James Prochaska, Carlo DiClemente, and John Norcross (in a series of articles reporting on their research into how people make important changes in their behavior over time) describe their “Stages of Change Model,” which applies very well to weight management and is especially useful because it predicts and confronts the common problem of early success and later failure. The model covers a time period of many years.

Briefly, the stages are:

Pre-contemplation. This is the “ignorance is bliss” stage before one is aware change might be needed. One may be aware s/he is overweight, but tend to shrug it off as “genetic” and not think of it as something to actually control.

Contemplation. This crucial stage may last for years and is characterized by ambivalence. One may think, “I really should lose weight,” and may even read about it and try a few diets in a half-hearted way. Words people use when they are in this stage are “can’t,” “won’t,” “might,” “maybe,” “we’ll see,” “I’ll try,” and, finally, “I want.” A thought, feeling, comment from another, or event may trigger movement toward taking action.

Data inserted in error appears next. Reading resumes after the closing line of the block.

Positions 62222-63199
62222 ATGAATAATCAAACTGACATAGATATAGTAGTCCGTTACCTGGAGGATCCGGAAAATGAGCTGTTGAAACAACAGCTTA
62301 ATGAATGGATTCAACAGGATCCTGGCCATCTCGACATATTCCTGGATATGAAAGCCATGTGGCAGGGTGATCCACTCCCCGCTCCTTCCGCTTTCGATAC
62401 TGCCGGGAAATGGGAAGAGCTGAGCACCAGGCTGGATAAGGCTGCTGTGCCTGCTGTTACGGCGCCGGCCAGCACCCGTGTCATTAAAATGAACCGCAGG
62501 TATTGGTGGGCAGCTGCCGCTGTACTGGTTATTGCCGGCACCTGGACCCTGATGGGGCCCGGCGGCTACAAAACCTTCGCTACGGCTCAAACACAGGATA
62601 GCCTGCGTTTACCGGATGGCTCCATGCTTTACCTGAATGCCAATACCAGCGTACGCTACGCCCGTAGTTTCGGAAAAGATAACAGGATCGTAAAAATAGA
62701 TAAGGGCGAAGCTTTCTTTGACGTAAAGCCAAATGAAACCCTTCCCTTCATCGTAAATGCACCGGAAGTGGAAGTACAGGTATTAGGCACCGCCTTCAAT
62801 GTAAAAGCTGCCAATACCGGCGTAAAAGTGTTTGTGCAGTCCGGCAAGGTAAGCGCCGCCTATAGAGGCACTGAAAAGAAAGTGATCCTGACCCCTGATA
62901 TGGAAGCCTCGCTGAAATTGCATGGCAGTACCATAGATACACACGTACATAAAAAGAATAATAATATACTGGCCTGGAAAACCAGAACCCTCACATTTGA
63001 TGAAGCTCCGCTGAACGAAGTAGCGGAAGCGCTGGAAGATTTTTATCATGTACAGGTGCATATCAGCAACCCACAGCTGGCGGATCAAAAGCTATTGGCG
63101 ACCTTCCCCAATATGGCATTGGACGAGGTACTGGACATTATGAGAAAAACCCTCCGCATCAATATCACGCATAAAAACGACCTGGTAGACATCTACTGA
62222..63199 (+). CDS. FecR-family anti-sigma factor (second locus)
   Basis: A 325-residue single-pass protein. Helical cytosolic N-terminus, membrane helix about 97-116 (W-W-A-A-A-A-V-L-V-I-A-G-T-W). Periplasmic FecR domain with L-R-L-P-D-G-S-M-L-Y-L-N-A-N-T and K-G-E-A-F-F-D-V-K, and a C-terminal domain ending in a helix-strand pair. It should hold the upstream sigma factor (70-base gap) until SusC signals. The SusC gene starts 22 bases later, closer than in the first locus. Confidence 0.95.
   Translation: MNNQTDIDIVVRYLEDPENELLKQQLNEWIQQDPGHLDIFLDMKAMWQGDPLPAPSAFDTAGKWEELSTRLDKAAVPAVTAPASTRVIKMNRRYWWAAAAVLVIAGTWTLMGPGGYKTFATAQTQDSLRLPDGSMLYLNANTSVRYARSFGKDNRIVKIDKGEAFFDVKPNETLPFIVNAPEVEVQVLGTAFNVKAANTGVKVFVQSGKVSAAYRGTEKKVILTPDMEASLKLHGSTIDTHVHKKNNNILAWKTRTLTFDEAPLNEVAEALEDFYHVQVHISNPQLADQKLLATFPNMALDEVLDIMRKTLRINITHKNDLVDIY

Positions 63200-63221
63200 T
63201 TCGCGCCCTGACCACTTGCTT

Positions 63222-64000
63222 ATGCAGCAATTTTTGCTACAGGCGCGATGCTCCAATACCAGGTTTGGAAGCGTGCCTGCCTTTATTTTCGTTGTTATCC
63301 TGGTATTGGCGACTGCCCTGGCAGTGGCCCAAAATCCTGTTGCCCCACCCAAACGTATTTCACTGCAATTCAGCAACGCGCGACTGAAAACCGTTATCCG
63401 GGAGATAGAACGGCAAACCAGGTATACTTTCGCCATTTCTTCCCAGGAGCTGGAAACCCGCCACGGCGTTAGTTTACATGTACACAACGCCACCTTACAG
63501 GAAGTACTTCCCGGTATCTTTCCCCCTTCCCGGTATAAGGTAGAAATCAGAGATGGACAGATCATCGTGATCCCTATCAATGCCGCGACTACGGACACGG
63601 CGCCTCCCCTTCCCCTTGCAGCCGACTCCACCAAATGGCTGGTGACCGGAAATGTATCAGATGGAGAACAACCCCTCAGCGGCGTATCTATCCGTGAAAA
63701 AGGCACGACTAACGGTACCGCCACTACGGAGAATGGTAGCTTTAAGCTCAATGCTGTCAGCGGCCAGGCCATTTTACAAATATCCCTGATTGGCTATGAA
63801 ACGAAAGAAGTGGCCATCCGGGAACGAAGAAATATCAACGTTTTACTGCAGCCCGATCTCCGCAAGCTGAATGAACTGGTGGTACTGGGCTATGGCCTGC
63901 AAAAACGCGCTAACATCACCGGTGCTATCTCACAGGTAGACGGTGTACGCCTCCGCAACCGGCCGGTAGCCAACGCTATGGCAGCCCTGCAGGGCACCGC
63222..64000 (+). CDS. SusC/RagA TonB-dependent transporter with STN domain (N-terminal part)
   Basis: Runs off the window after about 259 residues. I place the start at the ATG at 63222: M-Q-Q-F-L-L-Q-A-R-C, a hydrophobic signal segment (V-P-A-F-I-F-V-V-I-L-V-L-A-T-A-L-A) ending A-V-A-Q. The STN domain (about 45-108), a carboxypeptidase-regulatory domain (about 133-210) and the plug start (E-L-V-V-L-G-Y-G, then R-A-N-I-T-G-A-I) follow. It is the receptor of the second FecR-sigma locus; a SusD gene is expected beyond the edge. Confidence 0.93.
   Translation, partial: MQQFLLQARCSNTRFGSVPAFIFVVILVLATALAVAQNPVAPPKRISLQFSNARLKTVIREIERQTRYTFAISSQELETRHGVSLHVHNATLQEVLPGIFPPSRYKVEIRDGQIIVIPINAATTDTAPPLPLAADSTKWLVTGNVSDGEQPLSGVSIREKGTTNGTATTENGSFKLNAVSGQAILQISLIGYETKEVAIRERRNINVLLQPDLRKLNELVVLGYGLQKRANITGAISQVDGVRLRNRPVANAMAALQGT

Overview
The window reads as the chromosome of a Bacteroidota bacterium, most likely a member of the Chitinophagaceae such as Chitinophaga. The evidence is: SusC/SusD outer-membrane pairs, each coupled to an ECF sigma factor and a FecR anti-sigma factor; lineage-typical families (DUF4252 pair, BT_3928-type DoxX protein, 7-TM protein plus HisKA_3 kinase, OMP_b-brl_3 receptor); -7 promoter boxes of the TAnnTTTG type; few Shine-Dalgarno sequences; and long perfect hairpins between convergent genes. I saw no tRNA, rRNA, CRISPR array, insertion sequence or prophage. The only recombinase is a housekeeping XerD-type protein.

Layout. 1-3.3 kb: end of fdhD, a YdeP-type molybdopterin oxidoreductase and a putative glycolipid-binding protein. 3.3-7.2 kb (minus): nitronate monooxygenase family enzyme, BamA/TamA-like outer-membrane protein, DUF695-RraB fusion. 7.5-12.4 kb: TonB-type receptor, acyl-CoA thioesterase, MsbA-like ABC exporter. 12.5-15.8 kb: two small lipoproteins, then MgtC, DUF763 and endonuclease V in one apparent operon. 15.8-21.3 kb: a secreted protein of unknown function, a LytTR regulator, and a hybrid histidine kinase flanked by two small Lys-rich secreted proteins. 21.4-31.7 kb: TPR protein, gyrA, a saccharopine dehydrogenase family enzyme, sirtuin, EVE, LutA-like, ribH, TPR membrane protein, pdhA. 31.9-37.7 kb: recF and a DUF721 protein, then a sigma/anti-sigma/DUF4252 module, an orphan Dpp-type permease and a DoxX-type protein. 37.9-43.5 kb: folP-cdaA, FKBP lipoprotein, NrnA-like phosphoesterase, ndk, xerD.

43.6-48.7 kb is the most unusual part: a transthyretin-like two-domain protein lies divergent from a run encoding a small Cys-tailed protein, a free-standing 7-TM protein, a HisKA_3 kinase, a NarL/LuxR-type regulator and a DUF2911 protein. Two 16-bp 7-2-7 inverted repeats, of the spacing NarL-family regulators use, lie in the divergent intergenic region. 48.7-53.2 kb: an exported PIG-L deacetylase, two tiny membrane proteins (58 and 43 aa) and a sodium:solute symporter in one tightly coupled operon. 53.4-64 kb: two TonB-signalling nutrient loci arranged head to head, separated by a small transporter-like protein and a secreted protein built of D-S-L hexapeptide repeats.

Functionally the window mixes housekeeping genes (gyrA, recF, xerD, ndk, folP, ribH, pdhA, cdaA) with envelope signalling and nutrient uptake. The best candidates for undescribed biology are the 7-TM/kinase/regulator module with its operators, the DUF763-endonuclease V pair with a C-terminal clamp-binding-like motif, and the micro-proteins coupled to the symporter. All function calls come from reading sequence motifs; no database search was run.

Preparation. Here is where serious planning begins. There will be more focused education and consideration of many of the issues covered in this book. If special supplies (e.g., notebooks, pedometer) are needed, they will be acquired. Time and space in one’s schedule/environment are arranged. People say, “I’m going to do this!”

Action. Now the plan is implemented. This stage tends to last from three to six months.

Maintenance. This is perhaps the most important stage, and the one most often ignored. It consists of a continued commitment to sustaining new behavior, and lasts for many years or a lifetime. Changes in one’s environment and even relationships may be required, so that the positive new behaviors will be encouraged and supported.

Relapse. Commonly, a person will relapse and resume pre-Action behavior at some point (or points). Relapse, also called “a slip,” can provide valuable information about ways the plan needs modification. After a relapse, a person may need to go back to the contemplation or preparation stage, or, if no major change in plan is indicated, go right back to maintenance.